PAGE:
“Turn to drawing, it will act as a form of meditation.”
Students taking part in the Grayson Perry Art club this term were recently set the challenge of painting a portrait. Some chose family members and friends and others chose to paint an NHS worker, inspired by the recent #portraitfornhsheroes campaign, set up by portrait artist Tom Croft.
Croft, feeling despondent at the start of lockdown, and thinking about the meaning of portraits as a way to immortalise others, decided to focus on NHS workers. Who better to line the walls of galleries and have future generations look back on as the people who really made a difference and stepped up in the crisis? He offered to paint a free portrait of the first NHS Key Worker to contact him on Instagram, and encouraged artists to do the same. The campaign took off and has attracted more than 500 posts. Emanuel parent and artist, Nigel Turner drew the art department’s attention to the initiative. We caught up with him, to find out about his involvement, and what others can do to help:
How did you hear about the campaign?
I first came across #portraitsfornhsheroes on Instagram, it was the initiative of a portrait artist I follow, Tom Croft, who also featured in the BP Portrait Award at the National Portrait Gallery; I was a finalist for the award when it was still only open to ‘young’ artists. Once the idea had become more publicised Tom was able to match volunteer painters with NHS staff who wished to have their portrait painted.
Who was your NHS subject?
My subject was Julia, an A&E nurse at the John Radcliffe Hospital in Oxford.
What was the process like?
It was fairly straightforward, she would send some photographs taken on her phone when there was a moment to spare and I would try to produce a painting which would then be given to her (when restrictions permit). I explained that, although volunteering, I hadn’t actually painted a formal portrait for several decades, and was only used to working from live sittings not working from photographs. My work these days has taken a rather curious turn, I am now semi-abstract and abstract in landscape with oil, wax, charcoal and other media. Fortunately Julia was not put off by this! We communicated quite frequently during the painting process mainly by text or messaging, amazingly she found time to follow progress despite working many very long shifts whilst under an unimaginable level of stress.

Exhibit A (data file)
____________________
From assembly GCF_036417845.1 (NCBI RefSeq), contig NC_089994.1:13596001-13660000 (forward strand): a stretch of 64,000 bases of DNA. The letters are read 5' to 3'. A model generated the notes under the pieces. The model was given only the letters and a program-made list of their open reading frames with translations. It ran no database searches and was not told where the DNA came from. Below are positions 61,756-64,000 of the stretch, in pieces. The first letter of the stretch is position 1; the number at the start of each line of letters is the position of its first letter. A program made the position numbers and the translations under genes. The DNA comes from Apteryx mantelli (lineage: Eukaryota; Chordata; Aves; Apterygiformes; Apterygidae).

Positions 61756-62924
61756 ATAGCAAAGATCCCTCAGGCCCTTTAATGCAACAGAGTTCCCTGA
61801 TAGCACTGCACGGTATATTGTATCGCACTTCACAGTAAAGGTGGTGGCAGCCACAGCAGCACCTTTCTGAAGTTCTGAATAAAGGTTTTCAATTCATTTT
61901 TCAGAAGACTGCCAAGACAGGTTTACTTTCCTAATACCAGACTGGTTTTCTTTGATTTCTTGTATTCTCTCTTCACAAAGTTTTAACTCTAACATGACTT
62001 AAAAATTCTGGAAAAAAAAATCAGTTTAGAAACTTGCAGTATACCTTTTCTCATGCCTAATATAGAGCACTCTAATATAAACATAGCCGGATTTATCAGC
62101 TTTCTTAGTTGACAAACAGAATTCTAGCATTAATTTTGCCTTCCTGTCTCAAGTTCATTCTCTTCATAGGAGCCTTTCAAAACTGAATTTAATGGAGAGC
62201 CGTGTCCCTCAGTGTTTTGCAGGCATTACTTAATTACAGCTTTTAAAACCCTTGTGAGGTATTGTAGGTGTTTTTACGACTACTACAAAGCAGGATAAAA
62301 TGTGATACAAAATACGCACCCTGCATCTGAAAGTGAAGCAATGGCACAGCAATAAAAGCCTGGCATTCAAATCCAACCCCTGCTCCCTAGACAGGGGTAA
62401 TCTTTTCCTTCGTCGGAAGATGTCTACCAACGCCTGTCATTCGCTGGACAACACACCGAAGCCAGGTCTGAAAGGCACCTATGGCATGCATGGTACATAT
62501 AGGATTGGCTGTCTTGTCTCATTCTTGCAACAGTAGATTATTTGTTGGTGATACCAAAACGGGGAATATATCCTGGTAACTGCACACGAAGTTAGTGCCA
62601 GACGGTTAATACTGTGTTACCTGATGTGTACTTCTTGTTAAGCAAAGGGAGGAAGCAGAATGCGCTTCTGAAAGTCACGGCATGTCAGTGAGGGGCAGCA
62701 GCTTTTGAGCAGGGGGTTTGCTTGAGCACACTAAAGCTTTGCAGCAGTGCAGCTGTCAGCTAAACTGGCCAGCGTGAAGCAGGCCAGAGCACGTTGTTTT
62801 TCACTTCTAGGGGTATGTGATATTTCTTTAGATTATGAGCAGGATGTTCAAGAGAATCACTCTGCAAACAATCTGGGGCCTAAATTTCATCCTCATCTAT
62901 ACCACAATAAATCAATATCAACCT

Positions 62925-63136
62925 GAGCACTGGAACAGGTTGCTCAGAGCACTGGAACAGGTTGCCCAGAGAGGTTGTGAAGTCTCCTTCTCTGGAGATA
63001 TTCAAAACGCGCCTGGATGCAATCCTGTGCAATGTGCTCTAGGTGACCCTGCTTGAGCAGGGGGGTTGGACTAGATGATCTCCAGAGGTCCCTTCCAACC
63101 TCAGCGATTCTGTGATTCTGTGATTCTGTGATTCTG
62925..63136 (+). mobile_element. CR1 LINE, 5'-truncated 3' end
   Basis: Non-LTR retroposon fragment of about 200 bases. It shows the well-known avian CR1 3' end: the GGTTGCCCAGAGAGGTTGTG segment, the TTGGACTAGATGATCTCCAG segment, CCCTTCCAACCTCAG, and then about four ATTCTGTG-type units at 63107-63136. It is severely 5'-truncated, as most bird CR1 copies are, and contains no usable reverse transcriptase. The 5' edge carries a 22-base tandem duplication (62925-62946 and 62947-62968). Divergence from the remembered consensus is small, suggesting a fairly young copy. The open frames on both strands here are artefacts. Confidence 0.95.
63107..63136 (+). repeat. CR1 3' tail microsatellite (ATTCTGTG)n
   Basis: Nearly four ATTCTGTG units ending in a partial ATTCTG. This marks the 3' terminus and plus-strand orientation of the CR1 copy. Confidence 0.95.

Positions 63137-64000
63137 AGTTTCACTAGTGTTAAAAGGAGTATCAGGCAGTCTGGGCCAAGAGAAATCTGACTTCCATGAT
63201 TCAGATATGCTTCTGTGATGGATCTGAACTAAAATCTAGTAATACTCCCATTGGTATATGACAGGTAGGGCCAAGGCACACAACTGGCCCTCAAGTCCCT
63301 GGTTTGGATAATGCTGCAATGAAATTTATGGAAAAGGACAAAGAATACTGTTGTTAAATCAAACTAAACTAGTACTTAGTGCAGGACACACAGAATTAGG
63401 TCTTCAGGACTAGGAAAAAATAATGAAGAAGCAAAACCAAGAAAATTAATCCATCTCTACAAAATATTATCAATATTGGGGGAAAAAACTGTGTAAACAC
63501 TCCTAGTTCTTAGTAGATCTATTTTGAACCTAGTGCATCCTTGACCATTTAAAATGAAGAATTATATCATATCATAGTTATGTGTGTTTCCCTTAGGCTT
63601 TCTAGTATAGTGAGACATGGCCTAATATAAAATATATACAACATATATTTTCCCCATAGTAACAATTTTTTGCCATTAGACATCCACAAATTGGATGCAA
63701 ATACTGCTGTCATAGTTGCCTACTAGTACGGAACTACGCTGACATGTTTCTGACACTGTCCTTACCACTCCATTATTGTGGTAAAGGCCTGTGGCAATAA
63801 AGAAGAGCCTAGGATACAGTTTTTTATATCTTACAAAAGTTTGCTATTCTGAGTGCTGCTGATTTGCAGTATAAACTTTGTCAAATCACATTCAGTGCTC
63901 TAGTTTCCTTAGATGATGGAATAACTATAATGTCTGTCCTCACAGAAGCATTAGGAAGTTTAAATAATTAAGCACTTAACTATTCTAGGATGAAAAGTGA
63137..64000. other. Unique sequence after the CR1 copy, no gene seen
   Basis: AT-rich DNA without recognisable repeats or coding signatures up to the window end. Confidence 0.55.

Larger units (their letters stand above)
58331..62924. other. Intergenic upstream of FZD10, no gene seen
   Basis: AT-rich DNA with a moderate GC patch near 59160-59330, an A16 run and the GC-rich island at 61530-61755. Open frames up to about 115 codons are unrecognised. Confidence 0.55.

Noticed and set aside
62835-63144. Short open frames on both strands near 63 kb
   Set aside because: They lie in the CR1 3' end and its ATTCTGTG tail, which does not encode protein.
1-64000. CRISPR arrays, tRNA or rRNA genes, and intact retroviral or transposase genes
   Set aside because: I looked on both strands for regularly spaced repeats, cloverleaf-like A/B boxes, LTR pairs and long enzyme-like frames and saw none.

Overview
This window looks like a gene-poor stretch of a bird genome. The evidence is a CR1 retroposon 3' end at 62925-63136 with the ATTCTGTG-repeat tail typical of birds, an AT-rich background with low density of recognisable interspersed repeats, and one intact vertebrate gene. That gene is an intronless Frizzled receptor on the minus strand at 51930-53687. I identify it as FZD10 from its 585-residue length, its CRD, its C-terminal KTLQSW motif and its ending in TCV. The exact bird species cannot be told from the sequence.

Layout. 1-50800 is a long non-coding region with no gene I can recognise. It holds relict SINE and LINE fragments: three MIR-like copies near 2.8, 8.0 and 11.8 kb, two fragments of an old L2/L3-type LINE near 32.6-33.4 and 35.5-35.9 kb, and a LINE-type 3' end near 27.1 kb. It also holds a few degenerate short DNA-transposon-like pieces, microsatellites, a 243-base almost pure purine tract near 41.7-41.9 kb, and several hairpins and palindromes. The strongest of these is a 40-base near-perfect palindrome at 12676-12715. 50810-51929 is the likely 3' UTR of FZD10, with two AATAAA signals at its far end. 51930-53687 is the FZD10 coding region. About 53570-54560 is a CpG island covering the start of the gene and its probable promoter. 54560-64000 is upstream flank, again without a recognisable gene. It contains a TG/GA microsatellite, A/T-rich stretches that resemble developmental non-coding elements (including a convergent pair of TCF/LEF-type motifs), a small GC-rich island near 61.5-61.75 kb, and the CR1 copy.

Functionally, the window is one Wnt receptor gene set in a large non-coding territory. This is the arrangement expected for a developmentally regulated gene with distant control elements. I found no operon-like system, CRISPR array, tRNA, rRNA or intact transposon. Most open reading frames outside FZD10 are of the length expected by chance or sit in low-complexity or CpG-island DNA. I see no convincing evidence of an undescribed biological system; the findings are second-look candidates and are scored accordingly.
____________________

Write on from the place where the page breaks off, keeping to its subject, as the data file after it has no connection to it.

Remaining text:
After being so enslaved to measurement, technique and correct procedure it was a shock to be suddenly experimenting and throwing the rule book out of the window. Drawing is still a very important part of the process and something which I still love.
What did taking part in the competition mean to you?
I wasn’t sure what to expect exactly when volunteering, I guess we all really wanted to do something to help but as a painter I hadn’t really expected my occupation to be of much use! Julia is thrilled with the painting and I can’t wait to deliver it to her at some point in the future. Maybe I briefly took her mind off what must have been some pretty tough days (and nights) and let her and her colleagues know that we were all thinking of them.
What portrait painters do you take inspiration from?
There would be a very long list of portrait painters whom I admire and would like to think I draw inspiration from but here’s a few…
Henry Lamb, Rex Whistler, Diego Velasquez, Hans Holbein, Ingres, Laura Knight, Graham Sutherland, William Coldstream, Anthony van Dyck, Joshua Reynolds, Gwen John, William Strang… I could go on for a long while!
What advice would you give to Emanuel’s young artists in these unusual circumstances?
I’m not sure I’m qualified to offer much advice to other artists in lockdown who’re experiencing creative block, these are exceptionally difficult times and the opportunity to put all these matters out of one’s head is not easy. I try to have at least a couple of things in progress at any given time, some waiting to dry or others that are started and can be worked on without fear of taking off in the wrong direction. Experimenting and trying new things will not be regretted and not everything will be successful; put aside, they can always be reworked or reappraised and will be counted as experience. If in doubt turn to drawing, it will act as a form of meditation!
Our young artists have certainly been using art as a way to develop their work and express their thoughts and ideas. Speaking to some about their involvement in the Grayson Perry Club, they have found that the weekly challenge gives them a focus, a chance to break from their screens and a way to develop their skills. We would certainly encourage our young artists at Emanuel to keep exploring different art initiatives online, especially over the summer break.
We would encourage you to visit the Grayson Perry Art Club galleries, showcasing a selection of students’ work from each weekly challenge:
To find out more about the #portraitfornhsheroes and submit your own response, visit the Instagram page for the campaign.
Miss Cottone (Teacher of Art)